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Steve-NE Alabama Converting Established Woodland to Food Forest  RSS feed

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When I saw the email about your book, I became so excited! I thought "This just might be what I need!" My husband and I have just purchased 1.5 acres here in North East Alabama, and over half of it is established woodland.

Most of the information and advice that I find on starting a food forest are geared toward starting from scratch. There doesn't seem to be a lot out there for converting an already well established woodland.

My husband and I figure we'll go at it a little bit at a time. The first priority is, of course, to identify what's out there. Then, to clear what we don't want (or what is not beneficial to us) recycling it into compost -or forest flooring as it were.

Things I have identified thus far are as follows: Mimosa Tree, Willow Tree, Pine Tree, some form of Wild Blackberry (Dewberry?), Honeysuckle. Staghorn Sumac Tree, Sweet Gum Tree, and Pecan Tree. That's just what I can see from the back yard.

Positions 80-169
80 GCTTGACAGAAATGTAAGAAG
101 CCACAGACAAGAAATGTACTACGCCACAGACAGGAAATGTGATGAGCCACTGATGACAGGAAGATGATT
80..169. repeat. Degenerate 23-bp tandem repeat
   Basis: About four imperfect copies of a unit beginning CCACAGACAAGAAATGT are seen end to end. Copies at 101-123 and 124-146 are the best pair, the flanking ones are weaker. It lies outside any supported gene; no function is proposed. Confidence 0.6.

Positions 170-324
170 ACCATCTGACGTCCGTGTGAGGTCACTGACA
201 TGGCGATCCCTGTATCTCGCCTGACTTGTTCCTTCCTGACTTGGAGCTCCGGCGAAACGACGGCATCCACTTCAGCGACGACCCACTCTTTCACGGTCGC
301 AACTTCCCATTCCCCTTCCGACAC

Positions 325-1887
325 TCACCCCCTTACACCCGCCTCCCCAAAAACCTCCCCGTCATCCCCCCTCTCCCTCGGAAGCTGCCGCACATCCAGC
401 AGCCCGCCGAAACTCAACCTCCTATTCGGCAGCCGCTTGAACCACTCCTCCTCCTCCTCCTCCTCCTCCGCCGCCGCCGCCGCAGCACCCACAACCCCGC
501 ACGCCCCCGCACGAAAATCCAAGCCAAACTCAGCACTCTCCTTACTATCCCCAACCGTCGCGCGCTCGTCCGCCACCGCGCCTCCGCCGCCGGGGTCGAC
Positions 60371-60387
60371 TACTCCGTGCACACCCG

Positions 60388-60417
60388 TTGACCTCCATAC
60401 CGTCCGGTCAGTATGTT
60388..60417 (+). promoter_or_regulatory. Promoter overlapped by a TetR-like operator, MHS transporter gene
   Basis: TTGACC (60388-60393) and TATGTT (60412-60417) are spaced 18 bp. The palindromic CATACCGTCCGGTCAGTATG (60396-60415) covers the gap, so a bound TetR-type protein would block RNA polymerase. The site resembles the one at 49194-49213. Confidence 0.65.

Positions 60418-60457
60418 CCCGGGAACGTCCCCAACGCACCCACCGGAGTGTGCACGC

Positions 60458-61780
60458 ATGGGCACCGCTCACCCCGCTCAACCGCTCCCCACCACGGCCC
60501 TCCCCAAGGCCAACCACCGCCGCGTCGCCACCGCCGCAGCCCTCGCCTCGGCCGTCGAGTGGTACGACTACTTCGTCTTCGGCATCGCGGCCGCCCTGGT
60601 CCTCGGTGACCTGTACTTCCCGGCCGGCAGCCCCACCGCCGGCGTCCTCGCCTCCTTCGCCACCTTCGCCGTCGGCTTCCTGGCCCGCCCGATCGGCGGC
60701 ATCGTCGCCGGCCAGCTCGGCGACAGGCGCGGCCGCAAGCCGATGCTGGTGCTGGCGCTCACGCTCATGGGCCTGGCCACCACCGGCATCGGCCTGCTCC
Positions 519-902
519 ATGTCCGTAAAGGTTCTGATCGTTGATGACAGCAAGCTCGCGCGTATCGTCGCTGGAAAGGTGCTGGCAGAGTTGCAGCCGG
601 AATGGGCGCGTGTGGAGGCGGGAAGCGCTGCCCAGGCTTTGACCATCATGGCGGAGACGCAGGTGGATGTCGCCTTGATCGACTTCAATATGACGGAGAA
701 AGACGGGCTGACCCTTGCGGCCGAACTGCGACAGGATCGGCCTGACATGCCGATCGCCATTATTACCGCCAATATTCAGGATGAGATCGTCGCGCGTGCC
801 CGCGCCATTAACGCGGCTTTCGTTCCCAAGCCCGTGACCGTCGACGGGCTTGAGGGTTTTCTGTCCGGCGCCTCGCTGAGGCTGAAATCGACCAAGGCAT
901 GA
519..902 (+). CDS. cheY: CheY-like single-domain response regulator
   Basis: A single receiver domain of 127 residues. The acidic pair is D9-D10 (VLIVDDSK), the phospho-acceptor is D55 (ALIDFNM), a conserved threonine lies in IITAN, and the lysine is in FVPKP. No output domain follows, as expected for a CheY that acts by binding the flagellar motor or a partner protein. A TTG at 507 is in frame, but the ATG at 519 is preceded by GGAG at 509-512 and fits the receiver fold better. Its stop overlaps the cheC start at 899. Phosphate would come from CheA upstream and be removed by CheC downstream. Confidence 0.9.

We are probably going to wait until the cool weather sets in before trompsing out through there as we have no clue what we might find (so far wasps and yellow jackets seem to prevail on the property).

Some things I've thought of adding are Maple Trees, Ginkgo Trees, black locust Trees, Paw Paw Trees, Autumn Olive, Kousa Dogwood, and of course an assortment of fruiting and nut trees and shrubs that do well around here. I'm sure my plan will flesh out more as I go and as I learn.

That being said, congratulations on your book! It looks AWESOME and extremely helpful!!!
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Location: New York
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Thanks Ashley, we are always pleased to here folks feel like the content will be relevant to them.

Sounds like you have a great strategy - observe what is there, then integrate other elements slowly, observing to see how the changes you make affect the rest of the system...

1.5 acres may seems small, but its really nice. In fact, of our ten acres, only about 3.5 is actually woodland (we are tree planting on the rest!). In just one acre we have our sugar maple grove for syrup, produce shiitake mushrooms, and raise our ducks. You can do a lot on very little land.

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